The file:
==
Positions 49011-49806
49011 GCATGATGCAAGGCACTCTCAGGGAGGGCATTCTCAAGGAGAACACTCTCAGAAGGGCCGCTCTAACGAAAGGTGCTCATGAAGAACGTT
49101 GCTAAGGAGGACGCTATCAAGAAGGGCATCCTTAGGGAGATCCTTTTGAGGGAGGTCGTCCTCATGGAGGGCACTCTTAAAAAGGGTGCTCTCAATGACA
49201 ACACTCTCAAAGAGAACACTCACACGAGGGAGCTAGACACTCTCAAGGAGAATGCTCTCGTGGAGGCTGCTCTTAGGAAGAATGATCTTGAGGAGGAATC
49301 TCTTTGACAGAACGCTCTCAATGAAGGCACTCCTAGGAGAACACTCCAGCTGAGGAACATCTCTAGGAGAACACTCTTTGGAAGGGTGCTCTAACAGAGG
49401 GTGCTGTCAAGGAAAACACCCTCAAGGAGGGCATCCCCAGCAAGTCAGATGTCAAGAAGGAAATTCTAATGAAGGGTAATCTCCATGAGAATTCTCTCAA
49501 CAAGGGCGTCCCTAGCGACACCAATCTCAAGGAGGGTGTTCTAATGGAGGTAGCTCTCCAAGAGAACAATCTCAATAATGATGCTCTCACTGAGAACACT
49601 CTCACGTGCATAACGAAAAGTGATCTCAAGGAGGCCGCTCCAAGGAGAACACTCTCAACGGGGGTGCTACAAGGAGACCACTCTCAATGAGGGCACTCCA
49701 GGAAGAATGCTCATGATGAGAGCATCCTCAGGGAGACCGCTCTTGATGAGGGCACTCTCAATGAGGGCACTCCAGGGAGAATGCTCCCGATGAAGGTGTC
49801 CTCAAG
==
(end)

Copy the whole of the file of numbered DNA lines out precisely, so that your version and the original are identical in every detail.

Positions 49011-49806
49011 GCATGATGCAAGGCACTCTCAGGGAGGGCATTCTCAAGGAGAACACTCTCAGAAGGGCCGCTCTAACGAAAGGTGCTCATGAAGAACGTT
49101 GCTAAGGAGGACGCTATCAAGAAGGGCATCCTTAGGGAGATCCTTTTGAGGGAGGTCGTCCTCATGGAGGGCACTCTTAAAAAGGGTGCTCTCAATGACA
49201 ACACTCTCAAAGAGAACACTCACACGAGGGAGCTAGACACTCTCAAGGAGAATGCTCTCGTGGAGGCTGCTCTTAGGAAGAATGATCTTGAGGAGGAATC
49301 TCTTTGACAGAACGCTCTCAATGAAGGCACTCCTAGGAGAACACTCCAGCTGAGGAACATCTCTAGGAGAACACTCTTTGGAAGGGTGCTCTAACAGAGG
49401 GTGCTGTCAAGGAAAACACCCTCAAGGAGGGCATCCCCAGCAAGTCAGATGTCAAGAAGGAAATTCTAATGAAGGGTAATCTCCATGAGAATTCTCTCAA
49501 CAAGGGCGTCCCTAGCGACACCAATCTCAAGGAGGGTGTTCTAATGGAGGTAGCTCTCCAAGAGAACAATCTCAATAATGATGCTCTCACTGAGAACACT
49601 CTCACGTGCATAACGAAAAGTGATCTCAAGGAGGCCGCTCCAAGGAGAACACTCTCAACGGGGGTGCTACAAGGAGACCACTCTCAATGAGGGCACTCCA
49701 GGAAGAATGCTCATGATGAGAGCATCCTCAGGGAGACCGCTCTTGATGAGGGCACTCTCAATGAGGGCACTCCAGGGAGAATGCTCCCGATGAAGGTGTC
49801 CTCAAG